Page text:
“The last great discovery of Czech Egyptologists at Abusir, the tomb of Pharaoh’s doctor, Shepseskafankh, offers a unique perspective on life in the ancient empire.
Shepseskafankh was an influential practitioner of the Pharaoh, in addition to other positions held in several of the temples. Signs on the walls and the analysis of the examination of the skeletal remains of pottery has enabled the image of the man who helped determine the direction of the ancient empire in the mid-Third Millennium BC to arise before the eyes of Czech scientists.
“He was also the King’s confidant and a pure ‘wab’ priest. His titles indicate that he was actually one of the most important officials of the Royal Court”, says the head of archaeological excavations at Abusir, Miroslav Bárta.
The power of the family of Shepseskafankh had been increasing at a time of the pyramids builders. The stone tomb was undisturbed in antiquity, but the cult of the buried began to decline soon after their death. A large necropolis documents in detail the rise and fall of an influential family in the background of the crumbling empire. In the richly decorated tomb of vizier Qara, which is about a century younger, a sharp decline is also evident.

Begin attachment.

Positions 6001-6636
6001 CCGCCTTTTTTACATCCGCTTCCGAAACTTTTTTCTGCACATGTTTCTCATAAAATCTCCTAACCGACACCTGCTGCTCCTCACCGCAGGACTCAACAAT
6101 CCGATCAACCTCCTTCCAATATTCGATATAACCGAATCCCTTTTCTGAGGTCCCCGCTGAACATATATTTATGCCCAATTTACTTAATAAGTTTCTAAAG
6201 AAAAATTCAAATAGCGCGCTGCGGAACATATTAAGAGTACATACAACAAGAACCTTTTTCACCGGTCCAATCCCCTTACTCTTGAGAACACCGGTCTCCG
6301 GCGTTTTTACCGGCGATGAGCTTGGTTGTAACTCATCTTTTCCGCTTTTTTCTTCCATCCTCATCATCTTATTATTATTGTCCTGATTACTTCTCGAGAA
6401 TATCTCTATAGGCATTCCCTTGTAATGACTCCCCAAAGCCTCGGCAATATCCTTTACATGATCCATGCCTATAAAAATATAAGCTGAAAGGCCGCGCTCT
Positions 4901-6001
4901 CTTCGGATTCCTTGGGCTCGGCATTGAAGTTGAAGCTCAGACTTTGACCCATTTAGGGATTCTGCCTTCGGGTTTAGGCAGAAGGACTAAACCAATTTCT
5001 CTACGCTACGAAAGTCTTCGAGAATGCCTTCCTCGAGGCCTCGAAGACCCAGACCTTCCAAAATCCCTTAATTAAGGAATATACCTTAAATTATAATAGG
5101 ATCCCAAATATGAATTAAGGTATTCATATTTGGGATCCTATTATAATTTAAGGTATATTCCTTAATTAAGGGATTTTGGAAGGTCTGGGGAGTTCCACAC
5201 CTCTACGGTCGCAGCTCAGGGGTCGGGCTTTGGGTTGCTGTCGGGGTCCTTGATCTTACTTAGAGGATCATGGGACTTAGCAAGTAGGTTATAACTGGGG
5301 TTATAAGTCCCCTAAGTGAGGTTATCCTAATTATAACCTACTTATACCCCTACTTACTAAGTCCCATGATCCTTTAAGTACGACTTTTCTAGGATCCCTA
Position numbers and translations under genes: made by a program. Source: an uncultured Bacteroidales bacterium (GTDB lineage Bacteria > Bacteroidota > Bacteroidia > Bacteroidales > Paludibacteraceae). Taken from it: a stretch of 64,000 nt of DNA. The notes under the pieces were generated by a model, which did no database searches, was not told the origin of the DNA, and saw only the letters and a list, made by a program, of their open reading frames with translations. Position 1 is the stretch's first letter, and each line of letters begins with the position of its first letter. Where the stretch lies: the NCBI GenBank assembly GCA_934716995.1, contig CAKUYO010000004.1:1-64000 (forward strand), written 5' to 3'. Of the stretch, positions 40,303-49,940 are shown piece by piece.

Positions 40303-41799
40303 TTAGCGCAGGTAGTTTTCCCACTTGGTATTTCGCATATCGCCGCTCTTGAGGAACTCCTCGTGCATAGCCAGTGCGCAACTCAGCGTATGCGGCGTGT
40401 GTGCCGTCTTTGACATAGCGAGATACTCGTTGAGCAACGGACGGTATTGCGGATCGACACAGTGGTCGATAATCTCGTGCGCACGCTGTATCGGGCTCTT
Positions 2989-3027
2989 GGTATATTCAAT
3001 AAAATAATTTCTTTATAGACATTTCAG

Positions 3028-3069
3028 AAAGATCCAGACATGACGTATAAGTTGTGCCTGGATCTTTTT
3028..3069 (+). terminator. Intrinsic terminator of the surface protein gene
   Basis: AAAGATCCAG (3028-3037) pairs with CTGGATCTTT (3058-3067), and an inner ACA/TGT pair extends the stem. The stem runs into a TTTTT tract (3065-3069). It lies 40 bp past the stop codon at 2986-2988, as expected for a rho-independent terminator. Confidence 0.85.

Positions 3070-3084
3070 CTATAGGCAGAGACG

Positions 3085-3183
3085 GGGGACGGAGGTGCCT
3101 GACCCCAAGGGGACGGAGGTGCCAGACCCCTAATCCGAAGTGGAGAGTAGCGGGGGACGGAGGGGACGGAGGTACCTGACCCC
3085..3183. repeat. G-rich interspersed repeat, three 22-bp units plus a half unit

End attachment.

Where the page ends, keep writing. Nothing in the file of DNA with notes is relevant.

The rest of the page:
Despite the recent financial cuts, the exploration of South Abusir with fifty years of tradition remains the biggest project of Czech science abroad. And while it has not yet managed to reveal a tenth of the whole territory, Egyptologists believe that the ancient burial site still retains nearly all of its secrets” – via ceskatelevize.cz (translated by The Egyptiana Emporium).
You can view two videos about the discovery (in Czech), with footage inside the tomb, here.